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91 North Stark Highway
Weare, NH 03281

Deskunking your Dog

My dog Mattie has been sprayed by a skunk 3 times in her life, twice in June, and surprisingly once in February. It has always happened at night. If you are as unfortunate as I have been and your dog gets sprayed by a skunk, here are some helpful tips:

  1. Once you realize what has happened, try to keep your dog outside until after bathing. Otherwise, your dog will try to rub it’s skunky face all over your couch!
  2. Flush the pet’s eyes with water if they are irritated.
  3. In a bucket, wear rubber gloves, and mix 1 quart hydrogen peroxide with 1/4 to 1/2 cup baking soda and 1 tsp liquid dish soap. Apply mixture to affected areas on the dog. Rinse well.
  4. Follow with dog shampoo.

To avoid contact with skunks in the first place, turn floodlights on and scan the yard before letting your dog out at dusk or dawn to go potty.

By Dr. Sullivan

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Noise Phobias: Summer Storms and Fireworks

Between fireworks and thunderstorms, summer is stressful for our two dogs. Last year, we heard fireworks every night from June 29th through July 15th! Here’s what we’ve found works:

1. Carly is the less nervous of our two dogs. For her, distracting her with an awesome treat is enough to get her through the fireworks or storm.

After loading up a Kong with peanut butter and treats, we freeze it so we always have one ready. A frozen treat takes more focus and takes her longer to get through it.

2. Adie is our nervous Nellie – we can hear furniture or heating baseboard shaking if she’s touching them. Sileo came out last year and is a game-changer for her.

Manufactured by Zoetis, it is a gentle medication for noise phobias. A gel that we place in her cheek, It doesn’t knock her out and she stays alert – it just relaxes her. We can adjust how much we give her based on how nervous she is. Most importantly, she becomes part of the family again.

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Running Safely with your Dog in the Summer

It is important to make sure your dog is safe when running during the hot summer months. Here are some tips to keep him safe and healthy!

  1. Make sure your dog is conditioned to run in warm, humid weather for the distance you are going.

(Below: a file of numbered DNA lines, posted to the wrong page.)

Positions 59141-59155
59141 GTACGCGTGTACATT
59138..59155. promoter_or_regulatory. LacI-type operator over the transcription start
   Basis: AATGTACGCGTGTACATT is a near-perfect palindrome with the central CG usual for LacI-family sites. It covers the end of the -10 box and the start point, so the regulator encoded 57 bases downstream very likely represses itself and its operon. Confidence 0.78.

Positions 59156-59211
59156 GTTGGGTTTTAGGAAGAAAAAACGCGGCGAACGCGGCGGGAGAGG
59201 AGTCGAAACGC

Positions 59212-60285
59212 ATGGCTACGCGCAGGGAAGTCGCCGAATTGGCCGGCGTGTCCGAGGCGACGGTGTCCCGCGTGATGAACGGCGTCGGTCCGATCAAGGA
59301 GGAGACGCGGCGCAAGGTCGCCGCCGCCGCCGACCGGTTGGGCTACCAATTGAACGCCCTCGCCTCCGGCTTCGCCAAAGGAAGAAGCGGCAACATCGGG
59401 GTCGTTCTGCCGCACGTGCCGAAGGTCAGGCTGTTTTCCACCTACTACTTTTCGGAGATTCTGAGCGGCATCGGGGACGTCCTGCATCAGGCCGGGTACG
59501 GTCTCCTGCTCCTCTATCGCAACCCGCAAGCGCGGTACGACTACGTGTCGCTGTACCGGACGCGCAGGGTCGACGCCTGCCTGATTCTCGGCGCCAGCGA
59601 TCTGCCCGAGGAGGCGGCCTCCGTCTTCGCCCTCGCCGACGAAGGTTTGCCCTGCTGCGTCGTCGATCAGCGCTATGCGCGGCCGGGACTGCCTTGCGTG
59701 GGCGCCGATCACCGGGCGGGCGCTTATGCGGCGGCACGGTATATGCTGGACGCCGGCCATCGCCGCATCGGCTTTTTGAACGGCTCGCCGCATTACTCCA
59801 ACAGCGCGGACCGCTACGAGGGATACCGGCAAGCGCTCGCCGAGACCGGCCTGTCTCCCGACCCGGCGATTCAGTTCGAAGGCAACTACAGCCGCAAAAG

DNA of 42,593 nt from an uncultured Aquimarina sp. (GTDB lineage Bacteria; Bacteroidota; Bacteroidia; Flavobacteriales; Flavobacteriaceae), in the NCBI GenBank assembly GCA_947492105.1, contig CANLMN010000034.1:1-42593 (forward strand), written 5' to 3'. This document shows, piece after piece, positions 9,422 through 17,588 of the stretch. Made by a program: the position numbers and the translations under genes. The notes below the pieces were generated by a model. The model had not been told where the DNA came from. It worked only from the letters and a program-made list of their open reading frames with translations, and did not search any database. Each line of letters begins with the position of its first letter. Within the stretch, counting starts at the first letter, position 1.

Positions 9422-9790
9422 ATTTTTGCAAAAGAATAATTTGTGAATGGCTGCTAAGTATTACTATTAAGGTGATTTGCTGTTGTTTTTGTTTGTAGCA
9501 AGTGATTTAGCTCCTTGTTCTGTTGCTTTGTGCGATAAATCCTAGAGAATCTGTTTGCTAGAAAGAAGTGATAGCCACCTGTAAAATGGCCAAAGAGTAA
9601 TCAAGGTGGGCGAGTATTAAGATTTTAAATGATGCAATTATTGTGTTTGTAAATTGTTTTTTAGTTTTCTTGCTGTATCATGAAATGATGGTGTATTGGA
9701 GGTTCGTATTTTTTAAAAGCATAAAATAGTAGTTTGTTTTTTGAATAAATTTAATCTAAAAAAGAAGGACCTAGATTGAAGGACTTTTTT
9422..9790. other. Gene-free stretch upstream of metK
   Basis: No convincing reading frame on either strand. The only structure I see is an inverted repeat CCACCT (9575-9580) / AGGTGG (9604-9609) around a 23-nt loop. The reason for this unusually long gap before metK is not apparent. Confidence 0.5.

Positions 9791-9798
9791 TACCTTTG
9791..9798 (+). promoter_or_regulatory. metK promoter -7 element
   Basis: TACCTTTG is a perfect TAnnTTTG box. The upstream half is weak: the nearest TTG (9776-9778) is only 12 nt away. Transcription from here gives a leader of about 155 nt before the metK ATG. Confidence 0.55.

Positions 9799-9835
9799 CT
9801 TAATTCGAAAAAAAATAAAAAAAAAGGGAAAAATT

2. Always check that the road is cool enough for your dogs paws. Place your hand or bare feet on the road, if it is uncomfortable to hold them there for more than 30 seconds, then it is too hot for your dog to run on.
  3. Run early in the morning and towards evening when the weather begins to cool.
  4. Always watch your dog for signs of heat exhaustion: slowing down/lagging behind, excessive panting, tongue hanging out. If they seem to be having trouble, bring them to a cool area and call a veterinarian.
  5. Bring plenty of water for you AND your pet!

Photo on the right Oz after an 11 mile run. He got a cool spray down with the hose and a frozen healthy treat. Just mix water, blueberries, and raspberries in a small Tupperware or ice cube tray, and freeze!

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How to Decrease Your Pet’s Anxiety About Going to the Vet

Do you have pet who is a little skittish when it’s time to come visit us? Here are our top four tips to help!

  1. Practice: Pull out the cat carrier several days ahead of time, and leave it open with treats inside. Or take your dog for a few car rides leading up to the appointment day.
  2. Rewards: We use high-value treats, such as peanut butter and hot dogs, to reward your pets during their exam. It’s really important that your pet comes hungry to their vet visit.
  3. Sounds: Sounds can set the mood – even for pets! Consider playing classical music during the drive, and speak with a low calm voice. High-pitched praise can often increase anxiety.
  4. Call: If you have a really anxious pet, call us ahead of time to let us know. Pharmaceutical and nutraceutical intervention may be advised to supplement your other fear-free efforts.

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